Study: E-cig use raises risk of early development of asthma 252%

Kentucky Health News

There is a significant link between vaping and asthma in adults, according to a new study published in the Journal of the American Medical Association Network Open.

The study found that adults who did not have any asthma symptomps at the beginning of the study and reported e-cigarette use in the past 30 days increased their risk of developing asthma at an earlier age by 252%.

“While previous studies have reported that e-cigarette use increases the risk of asthma, our study was the first to examine the age of asthma onset,” said first author Adriana Pérez, professor of biostatistics and data science at the University of Texas-Houston School of Public Health. “Measuring the potential risk of earlier age of asthma onset as it relates to past 30-day e-cigarette use may help people from starting use or motivate them to stop.”

The study used data from the Population Assessment of Tobacco and Health Study, a national longitudinal study of tobacco use and how it affects the health of adults and youths in the U.S.

“The findings of the study underscore the need for further research, particularly regarding the impact of e-cigarette use on youth and its association with early age of asthma onset and other respiratory conditions,” Pérez said in a news releaseThe study says the lack of youth impact “could be due to a lack of statistical power.”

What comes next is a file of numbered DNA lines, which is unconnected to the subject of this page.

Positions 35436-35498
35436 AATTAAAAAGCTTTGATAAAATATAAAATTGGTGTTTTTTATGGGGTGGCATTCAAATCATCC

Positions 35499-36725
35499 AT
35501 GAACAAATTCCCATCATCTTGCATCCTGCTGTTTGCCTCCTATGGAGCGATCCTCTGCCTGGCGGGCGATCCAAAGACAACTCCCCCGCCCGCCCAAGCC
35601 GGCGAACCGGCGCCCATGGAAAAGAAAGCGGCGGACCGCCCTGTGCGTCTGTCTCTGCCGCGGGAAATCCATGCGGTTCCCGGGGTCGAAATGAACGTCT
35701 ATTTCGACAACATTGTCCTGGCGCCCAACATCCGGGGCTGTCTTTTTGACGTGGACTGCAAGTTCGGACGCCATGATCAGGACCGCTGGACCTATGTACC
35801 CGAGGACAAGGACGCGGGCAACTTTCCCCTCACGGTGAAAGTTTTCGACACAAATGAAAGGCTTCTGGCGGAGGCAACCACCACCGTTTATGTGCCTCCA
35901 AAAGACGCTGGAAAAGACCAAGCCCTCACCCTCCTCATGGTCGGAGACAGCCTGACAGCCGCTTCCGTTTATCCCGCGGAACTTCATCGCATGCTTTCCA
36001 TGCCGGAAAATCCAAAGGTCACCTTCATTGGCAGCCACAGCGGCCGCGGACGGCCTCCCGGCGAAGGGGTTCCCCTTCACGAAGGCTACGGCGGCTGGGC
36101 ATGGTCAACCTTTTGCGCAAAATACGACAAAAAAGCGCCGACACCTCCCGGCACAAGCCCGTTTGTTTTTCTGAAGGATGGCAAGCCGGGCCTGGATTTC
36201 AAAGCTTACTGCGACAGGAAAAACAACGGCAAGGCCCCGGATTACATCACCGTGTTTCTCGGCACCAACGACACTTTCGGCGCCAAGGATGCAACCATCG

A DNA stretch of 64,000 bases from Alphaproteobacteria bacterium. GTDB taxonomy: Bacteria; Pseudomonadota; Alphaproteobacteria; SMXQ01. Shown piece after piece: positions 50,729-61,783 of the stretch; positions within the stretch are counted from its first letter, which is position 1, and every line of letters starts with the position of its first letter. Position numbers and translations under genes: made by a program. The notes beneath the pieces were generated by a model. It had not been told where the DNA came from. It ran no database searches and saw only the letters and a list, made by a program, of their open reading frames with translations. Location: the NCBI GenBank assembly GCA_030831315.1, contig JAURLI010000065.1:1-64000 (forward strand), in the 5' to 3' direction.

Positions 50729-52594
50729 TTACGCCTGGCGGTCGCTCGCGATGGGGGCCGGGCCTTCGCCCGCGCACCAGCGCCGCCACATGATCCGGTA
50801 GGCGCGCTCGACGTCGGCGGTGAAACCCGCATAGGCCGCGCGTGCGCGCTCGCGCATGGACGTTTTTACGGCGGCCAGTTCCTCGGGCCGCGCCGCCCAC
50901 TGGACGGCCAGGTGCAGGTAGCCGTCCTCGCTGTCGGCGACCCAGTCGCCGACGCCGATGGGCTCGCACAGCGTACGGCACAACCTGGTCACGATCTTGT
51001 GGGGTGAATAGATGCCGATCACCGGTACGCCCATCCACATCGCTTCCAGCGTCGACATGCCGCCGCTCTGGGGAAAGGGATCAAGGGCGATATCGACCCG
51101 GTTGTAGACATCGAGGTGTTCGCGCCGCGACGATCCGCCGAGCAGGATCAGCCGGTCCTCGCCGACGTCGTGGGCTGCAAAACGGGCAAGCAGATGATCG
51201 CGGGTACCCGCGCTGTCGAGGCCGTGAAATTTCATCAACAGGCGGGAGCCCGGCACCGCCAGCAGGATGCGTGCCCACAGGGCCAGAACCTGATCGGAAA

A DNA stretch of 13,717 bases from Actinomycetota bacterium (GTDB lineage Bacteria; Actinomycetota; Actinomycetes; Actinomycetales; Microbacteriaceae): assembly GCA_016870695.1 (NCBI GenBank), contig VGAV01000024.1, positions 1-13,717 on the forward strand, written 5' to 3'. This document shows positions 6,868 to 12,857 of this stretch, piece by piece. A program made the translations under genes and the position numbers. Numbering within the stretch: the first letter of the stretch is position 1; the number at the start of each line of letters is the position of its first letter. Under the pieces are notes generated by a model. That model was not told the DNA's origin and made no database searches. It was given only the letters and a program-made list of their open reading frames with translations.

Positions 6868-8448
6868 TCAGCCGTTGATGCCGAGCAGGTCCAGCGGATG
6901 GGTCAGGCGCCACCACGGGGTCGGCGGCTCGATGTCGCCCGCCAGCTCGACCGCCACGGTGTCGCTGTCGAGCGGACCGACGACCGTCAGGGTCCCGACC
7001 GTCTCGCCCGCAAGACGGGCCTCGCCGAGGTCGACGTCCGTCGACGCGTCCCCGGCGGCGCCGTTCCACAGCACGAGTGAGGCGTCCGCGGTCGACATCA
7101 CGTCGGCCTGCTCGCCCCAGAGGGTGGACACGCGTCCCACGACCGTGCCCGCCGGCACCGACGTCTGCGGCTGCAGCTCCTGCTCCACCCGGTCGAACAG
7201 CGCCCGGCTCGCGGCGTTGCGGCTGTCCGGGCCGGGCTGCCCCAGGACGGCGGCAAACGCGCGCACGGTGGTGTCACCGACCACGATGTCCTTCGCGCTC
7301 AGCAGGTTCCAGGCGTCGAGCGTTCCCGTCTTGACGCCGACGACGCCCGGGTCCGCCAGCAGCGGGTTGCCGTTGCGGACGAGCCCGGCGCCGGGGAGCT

“Pérez said the study highlights the need to address the health burden of asthma, which results in $300 billion in annual losses due to missed school or workdays, mortality, and medical costs according to the Centers for Disease Control and Prevention,” the release says. “Tobacco regulations, prevention, intervention campaigns, and cessation programs are needed to prevent early age of asthma onset due to e-cigarette use, the authors wrote.”

Kentucky Health News is an independent news service of the Institute for Rural Journalism and Community Issues, based in the School of Journalism and Media at the University of Kentucky, with support from the Foundation for a Healthy Kentucky.

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